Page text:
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British Children Bottom of Happiness League
But don't blame schools for U.K. 's apparently low standing
Peter Hinchliffe (Hinchy)     Print Article 
Published 2007-02-15 05:51 (KST)   
Go into almost any primary school in Britain, and you will find it hard to believe that the country has just been ranked bottom of the league in an assessment of children's well-being.

You will see smiling faces and well-dressed youngsters. Paintings and drawings made by talented young hands decorate classroom walls. There are banks of computers. Books aplenty. Adult assistants help highly-trained teaching staff.

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Yet Unicef, the United Nations children's organization, has announced that Britain's children are unhappier, unhealthier and have fewer friends than in any other of the world's 21 richest nations.

The United States ranked next to last in this survey, which was conducted by Unicef's Florence-based Innocenti Research Center.

The Netherlands came out on top in raising happy and contended children. Sweden, Denmark and Finland were close behind.

Among the countries ranking ahead of Britain and the U.S. were Hungary, Portugal, the Czech Republic, Greece and Poland.

More than half the British teenagers questioned said they were dissatisfied with their lives and unhappy in family relationships. Britain has the highest rates of teenage drunkenness and pregnancy.

A British government spokesperson admitted there was "more to do" in improving the lot of the nation's children, but pointed out that some of the data used to compile the Unicef report was out of date and did not reflect recent improvements.

British citizens are encouraged to become involved in running schools. Local people are appointed as governors and have control of school budgets and staff appointments. Many schools invite adults to raise money for schools to supplement Government allotments.

Some schools recruit Reading Friends, of which I am one, to give time each week to help youngsters take their early steps on the road to becoming proficient readers.

I've just spent an afternoon in a village school, which is typical of thousands of other primary schools, to work with six-year-olds. The atmosphere on the day of the release of the Unicef report was, as usual, upbeat. A notice on a wall in Class Two셲 room summarizes the behavior expected of the youngsters.

Class 2 Rules

* Care for everyone.
* Let everyone play together.
* Be nice and kind to everyone.
* Listen when people are talking.
* Everyone must share.
* Look at people when they are talking to you.
* Be super smart sitters.
* Always be polite.
* Always work hard.
* ALWAYS TRY YOUR BEST.

Youngsters accept these rules and try to live by them.

Prime Minister Tony Blair's government has poured huge amounts of extra cash into education at all levels. Of course schools could readily use still more cash, but mere money is unlikely to produce significant improvements in child welfare and happiness.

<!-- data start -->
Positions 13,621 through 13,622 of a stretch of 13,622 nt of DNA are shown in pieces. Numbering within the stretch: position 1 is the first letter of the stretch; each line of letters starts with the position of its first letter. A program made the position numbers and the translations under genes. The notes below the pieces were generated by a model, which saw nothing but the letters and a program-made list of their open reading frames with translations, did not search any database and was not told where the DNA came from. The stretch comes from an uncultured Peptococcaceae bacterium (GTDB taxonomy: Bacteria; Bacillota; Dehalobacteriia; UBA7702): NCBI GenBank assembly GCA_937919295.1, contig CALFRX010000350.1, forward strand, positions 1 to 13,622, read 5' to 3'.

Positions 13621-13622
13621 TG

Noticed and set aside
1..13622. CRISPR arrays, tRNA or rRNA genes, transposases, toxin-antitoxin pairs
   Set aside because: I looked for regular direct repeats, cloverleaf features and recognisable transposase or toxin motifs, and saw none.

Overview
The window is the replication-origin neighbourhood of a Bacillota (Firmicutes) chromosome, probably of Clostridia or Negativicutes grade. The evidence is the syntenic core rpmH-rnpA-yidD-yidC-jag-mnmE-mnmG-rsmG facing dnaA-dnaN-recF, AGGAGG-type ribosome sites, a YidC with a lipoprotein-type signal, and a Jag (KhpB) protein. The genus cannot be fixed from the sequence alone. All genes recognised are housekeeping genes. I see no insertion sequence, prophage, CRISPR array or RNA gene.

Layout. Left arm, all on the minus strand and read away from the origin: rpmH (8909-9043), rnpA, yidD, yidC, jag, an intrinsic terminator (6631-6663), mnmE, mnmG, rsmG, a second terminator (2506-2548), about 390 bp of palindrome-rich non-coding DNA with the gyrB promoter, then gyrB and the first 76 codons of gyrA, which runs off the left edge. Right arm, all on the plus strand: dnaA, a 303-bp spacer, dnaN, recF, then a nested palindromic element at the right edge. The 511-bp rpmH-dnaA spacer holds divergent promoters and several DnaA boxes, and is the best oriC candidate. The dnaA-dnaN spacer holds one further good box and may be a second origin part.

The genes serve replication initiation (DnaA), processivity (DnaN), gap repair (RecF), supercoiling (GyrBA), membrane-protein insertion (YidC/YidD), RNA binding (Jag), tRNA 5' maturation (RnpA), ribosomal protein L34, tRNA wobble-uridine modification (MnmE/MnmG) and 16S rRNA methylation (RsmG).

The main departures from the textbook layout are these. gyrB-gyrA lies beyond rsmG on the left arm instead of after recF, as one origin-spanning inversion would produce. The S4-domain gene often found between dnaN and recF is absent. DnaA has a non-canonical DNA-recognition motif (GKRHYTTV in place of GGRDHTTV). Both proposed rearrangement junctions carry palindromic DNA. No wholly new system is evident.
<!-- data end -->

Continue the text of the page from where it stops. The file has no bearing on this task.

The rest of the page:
Britain, the land which gave birth to the industrial revolution, has been at the forefront of the most significant social change in the last 50 years. Four out of every five British women now go out to work.

In a competitive and materialistic nation, where the average house price is nearing $400,000, a man's wage on its own is not sufficient to maintain family life.

When both parents go out to work, stresses arise. Arguments break out. Couples separate. Almost half of the marriages now taking place in Britain will end in divorce.

Research shows that children growing up in single-parent families or step-families tend drop out of school, leave home at an early age, suffer ill-health, have low job expectations and take poorly-paid work.

Of the 7,300,000 families with parents of working age in Britain 25 percent are lone parents. There are more single-parent families here than anywhere else in Europe, and on current trends three years from now there will be more children living in a step-family than in their biological family.

The Government-appointed Children's Commissioner for England, Sir Albert Aynsley-Green, said: "We must acknowledge that these problems cannot be solved by policy and funding alone. There is a crisis at the heart of our society and we must not continue to ignore the impact of our attitudes towards children and young people and the effect this has on their well-being."

The Children's Society, a leading national charity driven by the belief that every child deserves a good childhood, today launched a new interactive micro site (www.mylife.uk.com) to enable children and young people to have their say as part of the U.K.'s first independent national inquiry into childhood.

The site, which has been developed by The Children's Society's Good Childhood Inquiry, features a variety of fun methods, including secure polls and downloads, which will enable children and young people to have their shout on the things that matter to them.

"It is clear that, despite the fact that we are a rich country, we are failing children and young people in a number of crucial ways," said Bob Reitemeier, The Children's Society's chief executive.

"Every child deserves a good childhood and we want to hear from as many children and young people as possible to find out how we can make this a reality. Whoever you are, whatever you've got to say, if you are 18 or under we want to hear from you!"

The micro site is kicking off by asking children and young people about their friends. It will ask visitors whether having friends is important to them, what they like doing together and how they feel if they don't have any.

Later in the year the site will look at five other areas of children and young people's lives: family, learning, lifestyle, health and values.
©2007 OhmyNews
Other articles by reporter Peter Hinchliffe

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